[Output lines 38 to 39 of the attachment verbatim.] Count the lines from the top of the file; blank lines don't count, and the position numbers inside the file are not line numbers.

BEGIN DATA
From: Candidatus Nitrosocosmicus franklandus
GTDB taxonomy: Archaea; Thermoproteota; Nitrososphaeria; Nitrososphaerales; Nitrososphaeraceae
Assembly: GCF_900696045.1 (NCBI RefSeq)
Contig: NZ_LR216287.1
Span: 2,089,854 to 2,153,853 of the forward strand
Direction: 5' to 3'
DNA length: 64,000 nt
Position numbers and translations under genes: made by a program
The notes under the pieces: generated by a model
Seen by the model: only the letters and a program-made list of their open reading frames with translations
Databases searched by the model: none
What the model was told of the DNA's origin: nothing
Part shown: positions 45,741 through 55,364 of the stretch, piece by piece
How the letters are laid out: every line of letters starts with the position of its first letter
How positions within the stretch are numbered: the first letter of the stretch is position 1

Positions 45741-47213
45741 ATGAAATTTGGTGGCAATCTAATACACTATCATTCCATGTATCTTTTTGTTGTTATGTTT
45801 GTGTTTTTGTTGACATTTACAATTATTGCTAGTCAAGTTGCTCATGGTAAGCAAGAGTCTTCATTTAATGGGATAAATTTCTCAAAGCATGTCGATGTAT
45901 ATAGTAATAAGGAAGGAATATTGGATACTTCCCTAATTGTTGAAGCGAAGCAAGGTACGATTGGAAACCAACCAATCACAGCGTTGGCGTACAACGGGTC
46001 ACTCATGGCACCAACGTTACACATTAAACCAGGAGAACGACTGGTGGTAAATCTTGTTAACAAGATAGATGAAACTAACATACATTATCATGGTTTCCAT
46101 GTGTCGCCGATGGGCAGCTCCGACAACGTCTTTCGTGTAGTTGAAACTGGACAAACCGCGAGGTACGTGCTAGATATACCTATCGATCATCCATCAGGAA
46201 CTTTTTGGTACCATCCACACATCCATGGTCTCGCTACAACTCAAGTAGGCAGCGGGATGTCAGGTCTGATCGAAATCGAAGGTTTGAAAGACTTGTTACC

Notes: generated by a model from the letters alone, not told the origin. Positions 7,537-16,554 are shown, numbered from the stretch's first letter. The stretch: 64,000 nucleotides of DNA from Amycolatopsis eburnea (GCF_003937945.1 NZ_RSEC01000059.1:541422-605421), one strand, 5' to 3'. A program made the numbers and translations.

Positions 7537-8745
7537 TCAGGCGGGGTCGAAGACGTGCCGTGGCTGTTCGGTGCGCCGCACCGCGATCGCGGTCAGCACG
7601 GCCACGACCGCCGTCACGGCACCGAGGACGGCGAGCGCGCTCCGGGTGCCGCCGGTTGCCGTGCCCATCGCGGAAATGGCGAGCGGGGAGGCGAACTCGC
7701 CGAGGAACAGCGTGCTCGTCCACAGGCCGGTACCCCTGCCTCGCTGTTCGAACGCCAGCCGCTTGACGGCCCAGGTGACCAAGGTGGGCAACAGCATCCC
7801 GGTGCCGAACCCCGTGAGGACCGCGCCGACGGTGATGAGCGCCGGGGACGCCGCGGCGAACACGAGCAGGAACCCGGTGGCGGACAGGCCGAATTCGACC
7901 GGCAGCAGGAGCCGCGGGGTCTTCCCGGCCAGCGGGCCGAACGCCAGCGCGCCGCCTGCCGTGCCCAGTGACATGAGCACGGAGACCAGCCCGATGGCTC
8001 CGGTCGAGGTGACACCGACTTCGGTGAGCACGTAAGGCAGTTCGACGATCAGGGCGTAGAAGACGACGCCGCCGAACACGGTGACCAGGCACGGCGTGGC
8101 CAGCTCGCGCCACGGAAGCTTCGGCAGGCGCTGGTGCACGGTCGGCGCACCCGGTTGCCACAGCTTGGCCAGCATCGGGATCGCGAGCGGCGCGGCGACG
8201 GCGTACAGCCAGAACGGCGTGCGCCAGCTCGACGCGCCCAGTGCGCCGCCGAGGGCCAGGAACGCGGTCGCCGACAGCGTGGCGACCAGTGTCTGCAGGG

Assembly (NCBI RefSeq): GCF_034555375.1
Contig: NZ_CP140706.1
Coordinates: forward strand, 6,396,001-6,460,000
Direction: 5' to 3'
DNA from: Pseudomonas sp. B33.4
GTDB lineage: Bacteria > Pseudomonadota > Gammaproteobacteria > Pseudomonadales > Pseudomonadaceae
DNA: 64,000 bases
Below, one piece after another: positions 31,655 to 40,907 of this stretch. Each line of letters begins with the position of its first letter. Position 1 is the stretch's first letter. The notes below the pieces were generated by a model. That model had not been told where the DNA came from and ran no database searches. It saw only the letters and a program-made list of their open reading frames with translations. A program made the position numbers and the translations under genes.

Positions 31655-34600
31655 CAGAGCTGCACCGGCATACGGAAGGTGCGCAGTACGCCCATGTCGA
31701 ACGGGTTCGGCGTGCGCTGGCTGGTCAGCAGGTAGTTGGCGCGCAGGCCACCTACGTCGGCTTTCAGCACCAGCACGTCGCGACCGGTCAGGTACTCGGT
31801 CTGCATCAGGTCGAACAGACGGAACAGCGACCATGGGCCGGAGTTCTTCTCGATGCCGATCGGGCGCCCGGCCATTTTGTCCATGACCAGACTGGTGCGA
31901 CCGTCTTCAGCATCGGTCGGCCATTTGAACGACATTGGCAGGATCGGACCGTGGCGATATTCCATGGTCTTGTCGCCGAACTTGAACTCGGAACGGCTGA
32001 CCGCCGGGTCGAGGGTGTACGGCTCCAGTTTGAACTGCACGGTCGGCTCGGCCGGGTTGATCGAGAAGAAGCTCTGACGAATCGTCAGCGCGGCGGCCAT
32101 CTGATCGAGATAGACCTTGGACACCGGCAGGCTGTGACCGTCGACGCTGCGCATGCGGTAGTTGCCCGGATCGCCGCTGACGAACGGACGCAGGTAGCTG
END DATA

GTDB lineage: Bacteria > Pseudomonadota > Gammaproteobacteria > Pseudomonadales > Pseudomonadaceae
DNA: 64,000 bases